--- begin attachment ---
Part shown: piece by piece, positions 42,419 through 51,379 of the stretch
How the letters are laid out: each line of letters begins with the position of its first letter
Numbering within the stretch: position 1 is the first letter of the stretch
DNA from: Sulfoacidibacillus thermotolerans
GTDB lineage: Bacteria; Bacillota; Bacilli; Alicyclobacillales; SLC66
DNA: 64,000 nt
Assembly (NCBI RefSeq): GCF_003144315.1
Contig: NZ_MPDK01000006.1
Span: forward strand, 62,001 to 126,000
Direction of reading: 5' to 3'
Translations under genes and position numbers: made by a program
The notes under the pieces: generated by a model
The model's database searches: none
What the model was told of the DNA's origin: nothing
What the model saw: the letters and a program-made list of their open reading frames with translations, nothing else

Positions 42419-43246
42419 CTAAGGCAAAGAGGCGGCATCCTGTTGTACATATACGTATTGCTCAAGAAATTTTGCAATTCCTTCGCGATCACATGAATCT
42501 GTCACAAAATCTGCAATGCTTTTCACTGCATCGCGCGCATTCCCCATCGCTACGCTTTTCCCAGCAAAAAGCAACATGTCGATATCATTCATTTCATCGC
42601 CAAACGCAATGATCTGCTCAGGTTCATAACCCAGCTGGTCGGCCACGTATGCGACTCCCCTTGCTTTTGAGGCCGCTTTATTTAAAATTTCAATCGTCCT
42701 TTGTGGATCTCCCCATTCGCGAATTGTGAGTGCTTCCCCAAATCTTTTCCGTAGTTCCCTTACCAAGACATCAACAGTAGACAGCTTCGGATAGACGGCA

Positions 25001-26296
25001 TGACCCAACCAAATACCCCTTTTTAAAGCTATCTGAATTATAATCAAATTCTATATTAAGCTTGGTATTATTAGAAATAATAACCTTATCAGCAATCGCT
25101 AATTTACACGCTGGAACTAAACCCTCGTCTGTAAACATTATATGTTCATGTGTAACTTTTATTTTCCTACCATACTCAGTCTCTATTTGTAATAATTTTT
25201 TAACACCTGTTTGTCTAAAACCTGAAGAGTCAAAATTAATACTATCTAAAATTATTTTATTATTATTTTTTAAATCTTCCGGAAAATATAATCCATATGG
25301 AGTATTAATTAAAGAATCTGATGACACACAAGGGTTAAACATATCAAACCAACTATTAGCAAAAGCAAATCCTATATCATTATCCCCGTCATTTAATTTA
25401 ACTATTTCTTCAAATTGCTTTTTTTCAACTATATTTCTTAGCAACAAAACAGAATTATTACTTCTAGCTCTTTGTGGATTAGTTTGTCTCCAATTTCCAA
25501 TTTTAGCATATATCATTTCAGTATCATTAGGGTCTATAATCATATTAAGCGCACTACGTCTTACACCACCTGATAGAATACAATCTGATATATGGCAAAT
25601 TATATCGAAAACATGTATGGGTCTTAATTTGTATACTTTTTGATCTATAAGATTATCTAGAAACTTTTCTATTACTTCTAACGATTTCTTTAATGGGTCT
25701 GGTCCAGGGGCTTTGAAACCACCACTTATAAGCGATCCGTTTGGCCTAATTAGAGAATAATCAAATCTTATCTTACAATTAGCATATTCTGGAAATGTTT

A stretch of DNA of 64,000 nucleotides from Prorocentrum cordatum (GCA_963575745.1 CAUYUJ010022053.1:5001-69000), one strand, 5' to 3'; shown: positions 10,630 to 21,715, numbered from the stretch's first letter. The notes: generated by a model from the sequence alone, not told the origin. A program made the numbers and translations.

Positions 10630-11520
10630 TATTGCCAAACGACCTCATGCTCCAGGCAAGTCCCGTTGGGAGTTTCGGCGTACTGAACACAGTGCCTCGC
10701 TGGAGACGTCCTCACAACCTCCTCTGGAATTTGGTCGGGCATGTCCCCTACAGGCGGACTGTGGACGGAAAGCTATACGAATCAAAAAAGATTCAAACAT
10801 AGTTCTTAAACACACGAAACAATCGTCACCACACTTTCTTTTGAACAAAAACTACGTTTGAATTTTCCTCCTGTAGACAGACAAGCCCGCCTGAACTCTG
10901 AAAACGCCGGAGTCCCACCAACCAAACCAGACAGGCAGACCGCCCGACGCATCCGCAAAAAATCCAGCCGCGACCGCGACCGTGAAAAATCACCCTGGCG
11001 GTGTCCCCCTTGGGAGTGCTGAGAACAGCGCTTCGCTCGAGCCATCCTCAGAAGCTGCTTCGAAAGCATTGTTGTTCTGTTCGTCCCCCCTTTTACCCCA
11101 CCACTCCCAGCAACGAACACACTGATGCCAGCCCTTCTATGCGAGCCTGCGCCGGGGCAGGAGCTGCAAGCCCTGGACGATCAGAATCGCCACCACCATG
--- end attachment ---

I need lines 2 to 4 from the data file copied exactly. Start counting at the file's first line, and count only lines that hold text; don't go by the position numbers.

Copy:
How the letters are laid out: each line of letters begins with the position of its first letter
Numbering within the stretch: position 1 is the first letter of the stretch
DNA from: Sulfoacidibacillus thermotolerans